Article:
Andy Park: Simon Birmingham is the Acting Foreign Minister. Senator Birmingham, welcome to the program.
Simon Birmingham: Can I acknowledge who you had on before. What a very strong and powerful advocate she is for Ukrainian people.
Andy Park: It brings it home when she speaks about her own boyfriend fighting on the front. It certainly brings home some of the raw emotions that are being felt in the capital tonight. How many Australians are in Ukraine? In total, we’ve heard numbers ranging from about 150 to 1400.
Simon Birmingham: We estimate up to 1400 Australian nationals in Ukraine, now a much smaller number than that are registered with the Department of Foreign Affairs and Trade, and of those who are registered a significant proportion are dual national citizens, and we can probably assume that those not registered would also have very high proportion of people who are dual nationals who are Ukrainian as well as Australian. And so they will have a range of reasons as to why they have chosen not to heed the messages we’ve been giving for weeks now that Australians should leave Ukraine if they can. They’ve been consistent messages, we have helped with consular assistance and sent those missives direct from the Department of Foreign Affairs and Trade to all those that we could contact. But obviously, people who have families, loved ones, businesses and indeed wish to stand with Ukraine at this time have all of their understandable reasons for staying put too.
Andy Park: The Australian government has demanded China take a harder stance on Russia. Defence Minister Peter Dutton had this to say on RN Breakfast: China is the one country that could pick the phone up to President Putin now and say, turn back and pull back from this dreadful mistake that you’re making. They’re not prepared to do that, it seems, which is deeply concerning.
Andy Park: Senator Birmingham, has this message being conveyed to China’s Foreign Ministry?
Simon Birmingham: Andy, not just Australia, but of course, through the UN Security Council, through a range of other missives around the world, leaders have been calling for unified action in relation to tackling Russia’s invasion of Ukraine, Russia’s war on Ukraine, and Peter is quite right there that if there was a nation that could make a tangible difference to add to the efforts to isolate Russia and to punish Russia, that the sanctions we’re all applying at present, that nation is China, that working with the US and the Americas, working with the UK, European nations, NATO members and others, Japan and others, we’ve been applying these rolling sanctions that target a wide range of assets, investments, banks, businesses and leaders of Russia, freezing assets that President Biden has put in the trillions of dollars of worth. But of course, the more extensive they are, the more comprehensive they are in terms of nations involved, the more effective they will be at isolating Russia and the nation that could make. The greatest addition to that is, well, it is obviously China.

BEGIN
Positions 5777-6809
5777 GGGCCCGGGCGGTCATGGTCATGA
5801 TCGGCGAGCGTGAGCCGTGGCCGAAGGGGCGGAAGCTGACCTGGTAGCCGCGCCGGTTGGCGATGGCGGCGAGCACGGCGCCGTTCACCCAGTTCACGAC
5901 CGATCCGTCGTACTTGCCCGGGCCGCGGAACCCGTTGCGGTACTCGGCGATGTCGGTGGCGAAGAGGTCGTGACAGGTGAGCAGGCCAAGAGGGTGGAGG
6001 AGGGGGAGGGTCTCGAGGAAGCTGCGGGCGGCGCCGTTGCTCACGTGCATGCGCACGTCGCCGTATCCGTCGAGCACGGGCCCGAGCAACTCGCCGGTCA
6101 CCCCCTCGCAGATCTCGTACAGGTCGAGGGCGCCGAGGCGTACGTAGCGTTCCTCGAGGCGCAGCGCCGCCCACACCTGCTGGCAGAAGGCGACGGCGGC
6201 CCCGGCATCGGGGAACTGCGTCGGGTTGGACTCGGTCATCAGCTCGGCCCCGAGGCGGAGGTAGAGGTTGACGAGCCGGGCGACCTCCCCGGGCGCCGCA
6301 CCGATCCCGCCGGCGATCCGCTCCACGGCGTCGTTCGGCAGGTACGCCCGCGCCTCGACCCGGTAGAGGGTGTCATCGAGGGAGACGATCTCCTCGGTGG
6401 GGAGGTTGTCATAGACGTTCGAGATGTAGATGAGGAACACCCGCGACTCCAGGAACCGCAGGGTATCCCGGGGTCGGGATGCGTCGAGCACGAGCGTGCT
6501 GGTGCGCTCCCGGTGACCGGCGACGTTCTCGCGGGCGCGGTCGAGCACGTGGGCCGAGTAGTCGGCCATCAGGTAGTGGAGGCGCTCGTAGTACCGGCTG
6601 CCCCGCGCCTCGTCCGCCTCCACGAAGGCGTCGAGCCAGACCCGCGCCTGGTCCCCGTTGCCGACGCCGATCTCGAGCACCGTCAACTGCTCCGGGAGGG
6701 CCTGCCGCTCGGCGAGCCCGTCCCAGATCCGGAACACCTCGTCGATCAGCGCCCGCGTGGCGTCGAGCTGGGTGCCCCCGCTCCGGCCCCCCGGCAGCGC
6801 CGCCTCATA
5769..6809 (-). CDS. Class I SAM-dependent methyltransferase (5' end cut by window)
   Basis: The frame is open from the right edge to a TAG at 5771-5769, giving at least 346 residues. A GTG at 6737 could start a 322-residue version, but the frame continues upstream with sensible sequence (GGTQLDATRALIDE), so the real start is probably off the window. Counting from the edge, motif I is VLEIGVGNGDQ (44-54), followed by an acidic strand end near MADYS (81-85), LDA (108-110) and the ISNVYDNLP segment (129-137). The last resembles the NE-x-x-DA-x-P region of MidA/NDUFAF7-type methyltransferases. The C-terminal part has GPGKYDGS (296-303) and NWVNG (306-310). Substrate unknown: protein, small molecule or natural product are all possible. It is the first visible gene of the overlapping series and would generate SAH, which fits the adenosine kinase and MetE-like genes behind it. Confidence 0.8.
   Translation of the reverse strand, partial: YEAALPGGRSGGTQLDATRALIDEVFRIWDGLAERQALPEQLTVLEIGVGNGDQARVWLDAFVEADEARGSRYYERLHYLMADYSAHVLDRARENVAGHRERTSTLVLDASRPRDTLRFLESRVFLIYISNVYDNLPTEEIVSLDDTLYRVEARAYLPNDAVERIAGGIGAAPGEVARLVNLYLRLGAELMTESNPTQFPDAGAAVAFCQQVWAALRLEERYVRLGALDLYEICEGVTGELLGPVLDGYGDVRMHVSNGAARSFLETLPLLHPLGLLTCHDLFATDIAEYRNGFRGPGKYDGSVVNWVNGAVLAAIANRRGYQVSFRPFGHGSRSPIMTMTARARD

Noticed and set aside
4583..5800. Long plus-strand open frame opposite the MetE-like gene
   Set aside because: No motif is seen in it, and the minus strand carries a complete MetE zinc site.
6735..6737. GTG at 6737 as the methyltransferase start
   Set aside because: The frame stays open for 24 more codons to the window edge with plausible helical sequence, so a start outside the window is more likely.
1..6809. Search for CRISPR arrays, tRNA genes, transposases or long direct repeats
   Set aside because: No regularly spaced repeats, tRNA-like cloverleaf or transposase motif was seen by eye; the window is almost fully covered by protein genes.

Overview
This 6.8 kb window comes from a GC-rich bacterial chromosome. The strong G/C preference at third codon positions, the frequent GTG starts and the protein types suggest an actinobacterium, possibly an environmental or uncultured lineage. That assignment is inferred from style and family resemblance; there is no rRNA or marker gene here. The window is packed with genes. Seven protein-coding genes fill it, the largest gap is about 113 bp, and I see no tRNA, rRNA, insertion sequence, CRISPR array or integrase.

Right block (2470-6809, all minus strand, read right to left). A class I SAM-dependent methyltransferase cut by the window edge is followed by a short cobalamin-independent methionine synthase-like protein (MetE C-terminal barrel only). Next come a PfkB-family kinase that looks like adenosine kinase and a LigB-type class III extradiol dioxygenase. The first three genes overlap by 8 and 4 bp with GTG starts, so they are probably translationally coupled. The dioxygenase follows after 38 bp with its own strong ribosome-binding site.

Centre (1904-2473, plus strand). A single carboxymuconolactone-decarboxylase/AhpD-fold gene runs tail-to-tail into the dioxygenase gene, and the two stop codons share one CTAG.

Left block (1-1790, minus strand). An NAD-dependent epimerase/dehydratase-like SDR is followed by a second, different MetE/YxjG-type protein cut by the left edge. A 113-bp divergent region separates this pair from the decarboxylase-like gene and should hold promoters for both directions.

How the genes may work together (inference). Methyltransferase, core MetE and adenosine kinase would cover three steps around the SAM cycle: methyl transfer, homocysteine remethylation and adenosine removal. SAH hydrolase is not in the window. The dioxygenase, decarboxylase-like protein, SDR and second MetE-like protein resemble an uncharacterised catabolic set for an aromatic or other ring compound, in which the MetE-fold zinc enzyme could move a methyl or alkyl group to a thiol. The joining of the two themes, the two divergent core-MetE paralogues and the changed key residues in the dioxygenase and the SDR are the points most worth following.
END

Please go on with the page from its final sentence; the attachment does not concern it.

Andy Park: The Chinese ambassador, the new Chinese ambassador, yesterday seemingly extended an olive branch to Australia, seeking an improvement in relations. The Chinese said we’re ready to work together with our Australian counterpart to move towards the same direction and joint efforts. Scott Morrison shut down that today, saying Australia wouldn’t meet any of China’s 14 points of demands. Senator, if Australia isn’t prepared to meet China halfway, then how can we expect Xi Jinping to bring pressure to bear on Russia? It just doesn’t add up.